Most children who are born with a blocked tear duct get better without any treatment within 4–6 months.
However, in adults, some form of treatment is usually necessary. The best way to address the problem will depend on the extent and cause of the obstruction. Some common treatment methods include:
In mild cases, the following basic treatment methods are an option:
- cleaning of the eyelids
- warm compresses
- prescription creams to reduce swelling
If these methods do not work, a doctor can provide some stronger treatment methods.
In more severe cases, doctors will use a surgical procedure called dacryocystorhinostomy. This surgery involves creating a new passage between the lacrimal sac and the nose to bypass the blockage.
The surgeon will place stents in the new passage to keep it open for 3–4 months while it heals. This procedure has a 90% success rate.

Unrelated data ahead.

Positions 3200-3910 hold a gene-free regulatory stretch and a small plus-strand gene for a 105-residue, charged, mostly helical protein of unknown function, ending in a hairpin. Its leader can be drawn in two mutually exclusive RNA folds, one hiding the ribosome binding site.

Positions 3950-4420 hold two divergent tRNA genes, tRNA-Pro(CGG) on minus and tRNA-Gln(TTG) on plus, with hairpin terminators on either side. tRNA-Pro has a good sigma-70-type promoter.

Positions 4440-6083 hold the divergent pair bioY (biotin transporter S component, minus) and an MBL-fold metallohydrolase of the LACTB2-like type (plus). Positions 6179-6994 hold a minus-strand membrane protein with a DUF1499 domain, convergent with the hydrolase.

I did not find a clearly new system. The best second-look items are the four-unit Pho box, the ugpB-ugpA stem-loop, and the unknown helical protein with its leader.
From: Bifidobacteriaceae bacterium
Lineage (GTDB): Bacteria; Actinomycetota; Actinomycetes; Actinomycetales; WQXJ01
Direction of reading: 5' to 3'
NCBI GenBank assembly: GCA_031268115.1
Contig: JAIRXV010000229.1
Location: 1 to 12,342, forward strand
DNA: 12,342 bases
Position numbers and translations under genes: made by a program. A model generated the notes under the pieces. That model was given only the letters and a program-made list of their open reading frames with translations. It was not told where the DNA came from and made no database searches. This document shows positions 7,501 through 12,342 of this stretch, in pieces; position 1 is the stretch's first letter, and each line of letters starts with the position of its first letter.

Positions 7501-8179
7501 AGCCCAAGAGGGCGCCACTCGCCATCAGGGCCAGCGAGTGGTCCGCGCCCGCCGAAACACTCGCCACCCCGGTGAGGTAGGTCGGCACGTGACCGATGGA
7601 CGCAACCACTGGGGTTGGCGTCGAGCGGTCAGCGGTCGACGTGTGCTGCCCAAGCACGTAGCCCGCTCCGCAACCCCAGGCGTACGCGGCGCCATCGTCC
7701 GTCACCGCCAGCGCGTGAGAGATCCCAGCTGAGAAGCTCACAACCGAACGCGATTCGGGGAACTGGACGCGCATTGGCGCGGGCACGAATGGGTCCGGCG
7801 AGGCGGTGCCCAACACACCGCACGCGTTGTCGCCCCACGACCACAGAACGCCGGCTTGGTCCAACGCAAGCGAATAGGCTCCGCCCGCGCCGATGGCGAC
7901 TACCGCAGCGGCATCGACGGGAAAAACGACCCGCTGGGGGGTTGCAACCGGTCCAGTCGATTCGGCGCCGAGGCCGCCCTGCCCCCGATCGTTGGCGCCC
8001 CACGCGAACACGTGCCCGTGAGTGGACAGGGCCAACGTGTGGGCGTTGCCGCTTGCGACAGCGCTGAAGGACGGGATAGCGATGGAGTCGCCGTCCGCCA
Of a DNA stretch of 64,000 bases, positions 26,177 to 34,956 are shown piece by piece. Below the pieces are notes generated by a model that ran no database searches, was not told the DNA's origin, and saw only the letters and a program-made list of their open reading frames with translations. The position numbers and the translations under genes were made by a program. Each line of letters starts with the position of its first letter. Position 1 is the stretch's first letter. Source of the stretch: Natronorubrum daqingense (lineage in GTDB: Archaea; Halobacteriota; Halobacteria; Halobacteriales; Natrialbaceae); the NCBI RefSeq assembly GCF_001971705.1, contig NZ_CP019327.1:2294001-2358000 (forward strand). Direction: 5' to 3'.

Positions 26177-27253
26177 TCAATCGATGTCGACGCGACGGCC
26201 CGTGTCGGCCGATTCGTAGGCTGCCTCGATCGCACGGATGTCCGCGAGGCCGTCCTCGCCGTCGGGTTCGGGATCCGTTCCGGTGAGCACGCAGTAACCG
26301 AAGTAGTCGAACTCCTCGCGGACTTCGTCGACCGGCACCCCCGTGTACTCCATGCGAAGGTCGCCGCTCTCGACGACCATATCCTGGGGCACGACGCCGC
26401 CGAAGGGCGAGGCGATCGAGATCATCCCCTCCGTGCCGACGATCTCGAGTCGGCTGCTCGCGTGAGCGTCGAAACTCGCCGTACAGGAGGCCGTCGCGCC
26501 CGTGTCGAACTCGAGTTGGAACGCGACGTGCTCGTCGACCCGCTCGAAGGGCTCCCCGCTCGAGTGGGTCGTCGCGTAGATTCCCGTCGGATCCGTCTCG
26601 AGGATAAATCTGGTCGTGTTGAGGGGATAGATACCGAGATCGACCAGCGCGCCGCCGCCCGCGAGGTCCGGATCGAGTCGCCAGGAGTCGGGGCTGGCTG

In some cases, surgeons may opt to build a new tear drainage system using a procedure called conjunctivodacryocystorhinostomy.
For blockages due to a tumor
If the cause of a blocked tear duct is a tumor, a doctor will recommend first removing or shrinking the tumor through surgery or other treatments.
For blocked or narrowing puncta
Dilation, probing, and irrigation are possible ways to widen the holes and make sure that the passage is open.
For blockages due to chronic inflammation or scars
Balloon catheter dilation, which takes place under general anesthesia, uses a balloon to open closed or narrowed passages.
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